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Coordination in a Supply Chain Bent Steenholt Kragelund

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Presentation on theme: "Coordination in a Supply Chain Bent Steenholt Kragelund"— Presentation transcript:

1 Coordination in a Supply Chain Bent Steenholt Kragelund

2 Lack of Supply Chain Coordination…
Supply chain coordination – all stages of the chain take actions that are aligned and increase total supply chain surplus Requires that each stage share information and take into account the effects of its actions on the other stages Lack of coordination results when: Objectives of different stages conflict Information moving between stages is delayed or distorted …creates the bullwhip effect

3 Bullwhip effect causes problems
Manufacturing Costs Inventory cost Replenishment lead time Transportation cost Shipping and receiving cost Product availability Relationship across the supply chain Profitability Variation in demand along the supply chain requires Shipment capacity Production capacity Inventory capacity to cope with peaks. Most of the time this capacity will be idle. There’s significant cost and investments attached! In the end: high overall cost in the supply chain But competition between supply chains and networks, not just between individual companies! Beergame Debriefing, by Kai Riemer, 3

4 Structure creates behaviour
different people in the same organizational structure produce the same (or at least similar) results. Beergame Debriefing, by Kai Riemer, 4

5 Real world reactions A typical organizational response would be to find the "person responsible" (the guy placing the orders or the inventory manager) and blame him. But the game clearly demonstrates how inappropriate this response is different people following different decision rules for ordering create similar oscillations. We have to change the structural setup! Beergame Debriefing, by Kai Riemer, 5

6 Obstacles to Coordination in a Supply Chain
Incentive Obstacles Information Processing Obstacles Operational Obstacles Pricing Obstacles Behavioral Obstacles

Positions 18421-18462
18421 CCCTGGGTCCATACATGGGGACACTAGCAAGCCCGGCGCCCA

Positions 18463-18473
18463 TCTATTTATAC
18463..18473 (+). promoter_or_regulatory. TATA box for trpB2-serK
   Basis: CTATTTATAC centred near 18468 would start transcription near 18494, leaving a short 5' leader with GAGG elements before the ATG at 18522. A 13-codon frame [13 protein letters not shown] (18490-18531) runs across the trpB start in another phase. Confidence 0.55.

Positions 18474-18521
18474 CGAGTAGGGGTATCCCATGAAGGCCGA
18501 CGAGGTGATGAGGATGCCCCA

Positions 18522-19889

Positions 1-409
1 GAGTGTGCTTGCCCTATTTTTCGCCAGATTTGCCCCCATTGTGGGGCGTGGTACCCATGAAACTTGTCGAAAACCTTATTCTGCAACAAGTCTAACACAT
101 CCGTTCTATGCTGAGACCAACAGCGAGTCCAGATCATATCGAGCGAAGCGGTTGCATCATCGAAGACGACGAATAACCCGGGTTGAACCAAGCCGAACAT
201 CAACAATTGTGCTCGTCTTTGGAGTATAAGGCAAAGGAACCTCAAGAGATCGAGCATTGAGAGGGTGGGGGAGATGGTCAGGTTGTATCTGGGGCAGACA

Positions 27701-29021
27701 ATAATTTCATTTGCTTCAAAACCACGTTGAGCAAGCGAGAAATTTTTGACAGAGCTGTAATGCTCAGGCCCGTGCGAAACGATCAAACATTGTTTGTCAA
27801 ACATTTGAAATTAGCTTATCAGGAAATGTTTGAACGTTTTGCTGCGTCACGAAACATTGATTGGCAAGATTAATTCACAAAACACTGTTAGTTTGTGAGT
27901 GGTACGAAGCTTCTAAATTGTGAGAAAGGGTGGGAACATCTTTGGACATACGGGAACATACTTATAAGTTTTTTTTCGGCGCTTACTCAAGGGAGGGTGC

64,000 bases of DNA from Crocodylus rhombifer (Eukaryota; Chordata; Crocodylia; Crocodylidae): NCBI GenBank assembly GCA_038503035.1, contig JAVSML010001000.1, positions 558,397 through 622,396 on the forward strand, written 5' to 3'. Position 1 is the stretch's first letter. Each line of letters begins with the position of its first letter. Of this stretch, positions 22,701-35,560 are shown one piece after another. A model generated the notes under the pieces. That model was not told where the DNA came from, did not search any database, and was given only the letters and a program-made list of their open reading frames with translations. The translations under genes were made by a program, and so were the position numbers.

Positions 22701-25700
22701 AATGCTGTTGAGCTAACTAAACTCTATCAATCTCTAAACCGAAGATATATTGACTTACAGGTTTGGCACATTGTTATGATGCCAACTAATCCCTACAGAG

7 Incentive Obstacles Occur when incentives offered to different stages or participants in a supply chain lead to actions that increase variability and reduce total supply chain profits Local optimization within functions or stages of a supply chain Sales force incentives Transportation manager incented on transportation cost per units Sales force incentives sell-in vs sell-through – monthly / quarterly skews

8 Information Processing Obstacles
When demand information is distorted as it moves between different stages of the supply chain, leading to increased variability in orders within the supply chain Forecasting based on orders, not customer demand Lack of information sharing random changes at retailer might be considered a trend reseller running a promotion

9 Operational Obstacles
Occur when placing and filling orders lead to an increase in variability Ordering in large lots Large replenishment lead times Rationing and shortage gaming Caused by high fixed order processing cost Quantity discounts

10 Pricing Obstacles When pricing policies for a product lead to an increase in variability of orders placed Lot-size based quantity decisions Price fluctuations Price discounts when ordering lot-sized quantities Trade promotions -> forward ordering Shipments not in line with Customer demand

11 Behavioral Obstacles Problems in learning within organizations that contribute to information distortion Each stage of the supply chain views its actions locally and is unable to see the impact of its actions on other stages Different stages of the supply chain react to the current local situation rather than trying to identify the root causes Different stages of the supply chain blame one another for the fluctuations No stage of the supply chain learns from its actions over time A lack of trust among supply chain partners causes them to be opportunistic at the expense of overall supply chain performance